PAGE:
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Nanaimo Aboriginal Centre unveils Passive Housing Certified Affordable Housing development

Chris Beaton, executive director of the Nanaimo Aboriginal Centre, proudly explains the details behind a new 25 unit affordable-housing development for youth, families, and elders from Nanaimo’s First Nation community.

“It’s the first affordable family housing facility built in this city in the last 20 years,” says Beaton.  “That, in itself, makes it special. And it is also the first certified Passive House facility in Canada, [offering] affordable housing for families as well.”

How affordable? Bachelors and one bedrooms will rent for $375 a month, two bedroom townhomes for about $800, and three bedrooms for $900. But it’s not just the low rents that will help tenants make ends meet.

“We can offer somebody an affordable housing unit, but if they’re paying $250 or $300 a month in hydro, I’m not sure where that’s affordable any longer,” says Beaton

And that’s where the Passive Housing certification comes in. With an energy-use reduction of 85 percent in all units, even in the coldest winter months, Beaton says “your energy bill should not exceed $20 a month in a three bedroom townhouse here on this property.”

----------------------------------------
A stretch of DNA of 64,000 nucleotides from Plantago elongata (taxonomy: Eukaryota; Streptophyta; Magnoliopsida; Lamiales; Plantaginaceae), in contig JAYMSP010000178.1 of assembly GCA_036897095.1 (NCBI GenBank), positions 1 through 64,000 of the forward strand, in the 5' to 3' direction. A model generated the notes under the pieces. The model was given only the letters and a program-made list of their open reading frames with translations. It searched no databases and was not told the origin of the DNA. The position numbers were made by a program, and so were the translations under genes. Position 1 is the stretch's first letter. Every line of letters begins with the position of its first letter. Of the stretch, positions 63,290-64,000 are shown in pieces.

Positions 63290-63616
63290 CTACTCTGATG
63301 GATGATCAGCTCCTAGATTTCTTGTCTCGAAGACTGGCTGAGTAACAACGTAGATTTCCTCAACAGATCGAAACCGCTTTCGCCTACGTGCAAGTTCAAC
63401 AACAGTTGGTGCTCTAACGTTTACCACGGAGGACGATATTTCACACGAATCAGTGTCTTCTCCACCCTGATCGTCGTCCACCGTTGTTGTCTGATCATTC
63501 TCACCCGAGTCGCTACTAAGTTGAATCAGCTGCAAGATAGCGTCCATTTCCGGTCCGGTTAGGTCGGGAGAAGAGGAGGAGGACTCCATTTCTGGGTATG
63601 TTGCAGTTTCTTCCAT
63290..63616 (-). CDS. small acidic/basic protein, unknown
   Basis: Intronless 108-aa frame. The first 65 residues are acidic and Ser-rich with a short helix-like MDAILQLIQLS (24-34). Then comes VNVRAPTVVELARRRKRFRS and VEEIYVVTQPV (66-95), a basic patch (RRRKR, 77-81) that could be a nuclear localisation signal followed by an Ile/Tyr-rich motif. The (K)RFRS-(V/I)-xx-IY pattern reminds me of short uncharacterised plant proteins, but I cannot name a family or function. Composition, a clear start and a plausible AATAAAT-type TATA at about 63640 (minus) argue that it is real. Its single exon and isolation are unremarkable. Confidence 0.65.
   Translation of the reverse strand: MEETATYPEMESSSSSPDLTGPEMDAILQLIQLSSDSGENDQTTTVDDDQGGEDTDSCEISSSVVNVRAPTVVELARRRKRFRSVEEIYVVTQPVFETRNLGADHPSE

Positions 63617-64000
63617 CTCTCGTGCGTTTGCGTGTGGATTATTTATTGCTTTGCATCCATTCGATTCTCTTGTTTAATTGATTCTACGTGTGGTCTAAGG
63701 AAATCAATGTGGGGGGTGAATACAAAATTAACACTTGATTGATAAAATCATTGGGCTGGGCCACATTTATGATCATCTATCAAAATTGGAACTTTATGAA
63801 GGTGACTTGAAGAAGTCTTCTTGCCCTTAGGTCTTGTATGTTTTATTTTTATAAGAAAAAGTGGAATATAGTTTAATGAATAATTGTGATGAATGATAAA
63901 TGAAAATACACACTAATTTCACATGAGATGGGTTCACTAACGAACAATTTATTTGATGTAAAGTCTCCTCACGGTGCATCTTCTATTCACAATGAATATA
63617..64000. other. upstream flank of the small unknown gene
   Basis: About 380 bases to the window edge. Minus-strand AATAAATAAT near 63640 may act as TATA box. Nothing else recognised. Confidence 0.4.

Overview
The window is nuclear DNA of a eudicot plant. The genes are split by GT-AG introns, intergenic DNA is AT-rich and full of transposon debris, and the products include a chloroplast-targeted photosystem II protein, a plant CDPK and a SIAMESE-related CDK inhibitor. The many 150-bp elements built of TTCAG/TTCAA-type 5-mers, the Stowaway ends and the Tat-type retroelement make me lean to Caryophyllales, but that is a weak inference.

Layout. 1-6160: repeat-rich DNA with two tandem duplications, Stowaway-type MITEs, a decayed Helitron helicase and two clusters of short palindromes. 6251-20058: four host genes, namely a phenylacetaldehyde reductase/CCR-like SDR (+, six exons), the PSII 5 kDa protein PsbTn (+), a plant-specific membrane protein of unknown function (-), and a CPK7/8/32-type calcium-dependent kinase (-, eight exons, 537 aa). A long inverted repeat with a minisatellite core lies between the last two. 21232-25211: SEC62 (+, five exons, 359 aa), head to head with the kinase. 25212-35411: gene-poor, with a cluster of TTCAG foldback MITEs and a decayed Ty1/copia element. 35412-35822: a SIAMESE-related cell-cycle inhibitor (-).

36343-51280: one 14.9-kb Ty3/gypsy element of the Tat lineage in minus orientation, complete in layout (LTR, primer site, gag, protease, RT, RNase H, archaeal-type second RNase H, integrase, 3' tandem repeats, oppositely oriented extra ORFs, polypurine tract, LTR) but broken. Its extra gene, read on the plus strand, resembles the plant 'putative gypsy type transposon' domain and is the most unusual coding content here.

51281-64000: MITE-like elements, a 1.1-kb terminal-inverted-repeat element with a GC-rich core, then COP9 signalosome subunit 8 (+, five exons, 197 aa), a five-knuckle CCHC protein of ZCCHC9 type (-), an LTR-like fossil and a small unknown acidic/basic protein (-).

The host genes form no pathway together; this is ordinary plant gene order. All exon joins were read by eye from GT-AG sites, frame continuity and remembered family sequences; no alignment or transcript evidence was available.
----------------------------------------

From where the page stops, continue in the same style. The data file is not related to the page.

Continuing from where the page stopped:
Beaton explains that there are four different elements that contribute to the passive housing certification.

“One is the triple glazing on the windows and doors; two is orientation, so that you’re gaining the energy from the sun on any day of the year; three is air-tight envelope, so you don’t let any of the heat that’s being created in the unit escape; four is incredible amount of insulation.”

“We have eight inches of insulation on the exterior of this building, not on the interior, and also, this building doesn’t sit on the ground. Even the foundation sits on top of eight inches of foam insulation,” says Beaton.

Prospective tenants must go through an application process. Carrie Daniels applied, was accepted, and moves in June 1st.

“I’m excited to move in here,” says Daniels. “It’s beautiful.”

She’s thankful for the affordability of her unit.

“If you have a lower rent,” says Daniels, “Then it’s not a worry for all the other things that you have to pay for. So I feel very fortunate to be here.”

The Nanaimo Aboriginal Centre has a small mortgage on the property.  Beaton is grateful to B.C. Housing for a $4.6 million dollar capital grant, and the City of Nanaimo for providing the land.

“The demand for family housing units in this city is incredible,” says Beaton.

“Certainly when we talk about sustainability as part of our indigenous culture,” says Beaton, “It’s important to us to reflect that in everything that we do, including construction and operation of new facilities.”

The Passive Housing model is now standard for new construction in many European countries.    Now, it’s also proudly reflected in Nanaimo.

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